A vaudeville star has to leave her daughter with her dead husband's stuffy Boston parents while she makes a living. But when the daughter shows some talent, the mother become a stage mother...
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Edward Everett Horton
A nervous woman-shy office clerk, already troubled by an amorous female co-worker, suddenly has to deal with a very forward and attractive young woman who has sneaked into his apartment - and doesn't want to leave.
Edward Everett Horton,
Patsy Ruth Miller,
A vaudeville star has to leave her daughter with her dead husband's stuffy Boston parents while she makes a living. But when the daughter shows some talent, the mother become a stage mother and pushes her daughter into becoming a Broadway star. The mother is a monster with a heart of gold, and after breaking up the daughter's love affair, finally sees the error of her ways. Written by
Last name of impresario Mark Thorne spelled differently on his theater poster and Variety headline (Thorn). See more »
I'm going to Boston to Fred's people. They sent me a telegram.
What, live in Boston? I'd hate to take a kid as young as that one to that town. It's liable to make her peculiar for life!
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STAGE MOTHER is almost a great film, starring Alice Brady as a so-so Vaudevillian who pushes her daughter (Maureen O'Sullivan) into "the business" when it's clear she can't make it on her own. As in Applause (1929), we see the seedy side of the business with lots of backstage scenes. Film starts out with pregnant Kitty (Brady) watching her husband do an aerial act that goes bad. After she has the baby she goes to "his people" in Boston and is grudgingly taken in by the stereotypical Boston family. Eventually she can't stand it and moves out, leaving the kid. Years later she gets the kid back and pushes her into dancing lessons etc. Of course she becomes a star. She's preyed upon by men (Ben Alexander) and has romances with a couple guys (Franchot Tone and Phillips Holmes) before the end credits.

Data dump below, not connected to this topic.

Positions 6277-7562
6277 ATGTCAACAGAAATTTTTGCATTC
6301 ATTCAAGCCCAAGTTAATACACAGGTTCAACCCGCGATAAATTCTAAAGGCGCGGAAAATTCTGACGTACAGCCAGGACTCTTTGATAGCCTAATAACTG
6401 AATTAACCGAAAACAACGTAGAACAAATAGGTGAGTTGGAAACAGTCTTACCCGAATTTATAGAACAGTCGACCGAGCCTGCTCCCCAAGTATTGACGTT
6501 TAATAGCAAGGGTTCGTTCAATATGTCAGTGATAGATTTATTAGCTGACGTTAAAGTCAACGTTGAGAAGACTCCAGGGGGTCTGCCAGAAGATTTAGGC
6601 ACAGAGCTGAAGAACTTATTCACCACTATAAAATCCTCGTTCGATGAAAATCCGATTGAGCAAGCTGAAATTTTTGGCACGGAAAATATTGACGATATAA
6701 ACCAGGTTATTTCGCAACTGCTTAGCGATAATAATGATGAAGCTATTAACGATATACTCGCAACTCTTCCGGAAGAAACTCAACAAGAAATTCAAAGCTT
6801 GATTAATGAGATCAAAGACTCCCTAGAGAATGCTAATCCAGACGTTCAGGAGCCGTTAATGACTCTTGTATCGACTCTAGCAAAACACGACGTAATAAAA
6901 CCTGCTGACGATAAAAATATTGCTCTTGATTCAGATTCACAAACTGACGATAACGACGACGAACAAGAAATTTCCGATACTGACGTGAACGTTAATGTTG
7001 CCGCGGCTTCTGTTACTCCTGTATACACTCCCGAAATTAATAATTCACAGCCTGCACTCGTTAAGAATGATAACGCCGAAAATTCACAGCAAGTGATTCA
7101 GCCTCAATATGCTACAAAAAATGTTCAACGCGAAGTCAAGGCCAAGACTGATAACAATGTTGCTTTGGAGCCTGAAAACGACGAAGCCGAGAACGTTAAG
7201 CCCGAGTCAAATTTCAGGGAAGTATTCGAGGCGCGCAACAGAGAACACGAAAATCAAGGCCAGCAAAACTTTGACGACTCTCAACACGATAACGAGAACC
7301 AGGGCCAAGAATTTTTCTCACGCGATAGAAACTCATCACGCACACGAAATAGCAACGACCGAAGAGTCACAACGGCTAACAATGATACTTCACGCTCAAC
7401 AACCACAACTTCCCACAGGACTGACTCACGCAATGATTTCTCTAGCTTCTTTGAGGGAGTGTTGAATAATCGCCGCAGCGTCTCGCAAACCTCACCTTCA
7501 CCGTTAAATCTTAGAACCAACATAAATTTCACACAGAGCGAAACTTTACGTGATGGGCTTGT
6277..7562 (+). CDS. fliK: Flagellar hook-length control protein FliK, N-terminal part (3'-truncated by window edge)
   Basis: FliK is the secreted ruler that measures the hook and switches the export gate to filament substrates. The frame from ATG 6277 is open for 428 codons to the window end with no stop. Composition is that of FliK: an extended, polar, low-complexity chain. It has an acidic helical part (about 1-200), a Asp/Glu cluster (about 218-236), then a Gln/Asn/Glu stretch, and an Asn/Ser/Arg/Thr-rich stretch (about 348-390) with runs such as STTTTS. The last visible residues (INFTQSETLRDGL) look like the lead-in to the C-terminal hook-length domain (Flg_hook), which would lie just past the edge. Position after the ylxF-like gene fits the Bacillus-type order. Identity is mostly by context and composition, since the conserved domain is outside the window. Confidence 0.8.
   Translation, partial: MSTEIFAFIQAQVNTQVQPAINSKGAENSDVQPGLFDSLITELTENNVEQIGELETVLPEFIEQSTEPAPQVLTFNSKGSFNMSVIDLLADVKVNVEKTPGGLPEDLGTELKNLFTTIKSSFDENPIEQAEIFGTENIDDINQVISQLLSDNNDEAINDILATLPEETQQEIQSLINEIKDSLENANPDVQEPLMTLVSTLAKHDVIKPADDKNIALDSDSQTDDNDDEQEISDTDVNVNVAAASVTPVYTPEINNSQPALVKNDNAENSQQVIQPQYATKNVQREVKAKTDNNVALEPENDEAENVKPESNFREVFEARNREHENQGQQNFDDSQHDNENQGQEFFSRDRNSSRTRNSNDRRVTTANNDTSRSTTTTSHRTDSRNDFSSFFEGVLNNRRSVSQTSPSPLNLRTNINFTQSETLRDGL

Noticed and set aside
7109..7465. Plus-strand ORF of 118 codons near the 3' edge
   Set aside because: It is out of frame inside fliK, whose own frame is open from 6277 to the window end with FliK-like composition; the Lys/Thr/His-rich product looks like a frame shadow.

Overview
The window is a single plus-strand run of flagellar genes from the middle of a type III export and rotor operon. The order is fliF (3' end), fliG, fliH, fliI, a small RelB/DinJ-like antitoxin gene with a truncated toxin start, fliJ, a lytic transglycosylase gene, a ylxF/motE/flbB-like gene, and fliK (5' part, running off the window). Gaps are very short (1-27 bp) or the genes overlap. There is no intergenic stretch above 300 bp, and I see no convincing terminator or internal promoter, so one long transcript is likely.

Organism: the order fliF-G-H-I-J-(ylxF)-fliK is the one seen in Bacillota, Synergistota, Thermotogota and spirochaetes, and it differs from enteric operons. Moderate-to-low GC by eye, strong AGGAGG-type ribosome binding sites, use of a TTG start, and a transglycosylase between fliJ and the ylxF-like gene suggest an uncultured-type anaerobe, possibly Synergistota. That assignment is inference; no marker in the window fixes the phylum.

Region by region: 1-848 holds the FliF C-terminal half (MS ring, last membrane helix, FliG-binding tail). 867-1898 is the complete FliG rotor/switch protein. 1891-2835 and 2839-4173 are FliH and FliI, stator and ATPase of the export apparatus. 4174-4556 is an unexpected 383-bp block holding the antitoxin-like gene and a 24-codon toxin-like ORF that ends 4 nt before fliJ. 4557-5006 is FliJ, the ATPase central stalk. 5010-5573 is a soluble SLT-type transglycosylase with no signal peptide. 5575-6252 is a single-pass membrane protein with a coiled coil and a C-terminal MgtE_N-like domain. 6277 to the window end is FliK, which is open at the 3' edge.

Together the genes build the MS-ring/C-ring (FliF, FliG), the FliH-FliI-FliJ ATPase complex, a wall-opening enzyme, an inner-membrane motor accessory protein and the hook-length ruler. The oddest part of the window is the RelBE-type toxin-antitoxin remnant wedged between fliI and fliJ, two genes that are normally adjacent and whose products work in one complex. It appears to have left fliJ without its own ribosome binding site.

Brady is great as the ferocious mother whose life centers on controlling her daughter while she lives off her. O'Sullivan (looking very busty indeed) is very good until she's supposed to be this dancing and singing mega star. O'Sullivan can't do either, so it's long shots of some other performer while O'Sullivan smiles sweetly in the close-ups. Tone and Holmes are fine as the romancers. Ted Healy plays a ham comic and the second husband. Others include Russell Hardie as Fred, Larry Fine (minus More and Curly) as a store customer, Lillian Harmer as the Boston mother, and C. Henry Gordon as the hood. No IMDb info on who plays the old maid sister or the auditioning kid singer.
Songs include "Beautiful Girl," which also showed up that same year in GOING Hollywood and the infectious "Dancing on a Rainbow," which is a big production number. This MGM production has the look and feel of a Warners backstage musical, which in this case is a good thing.
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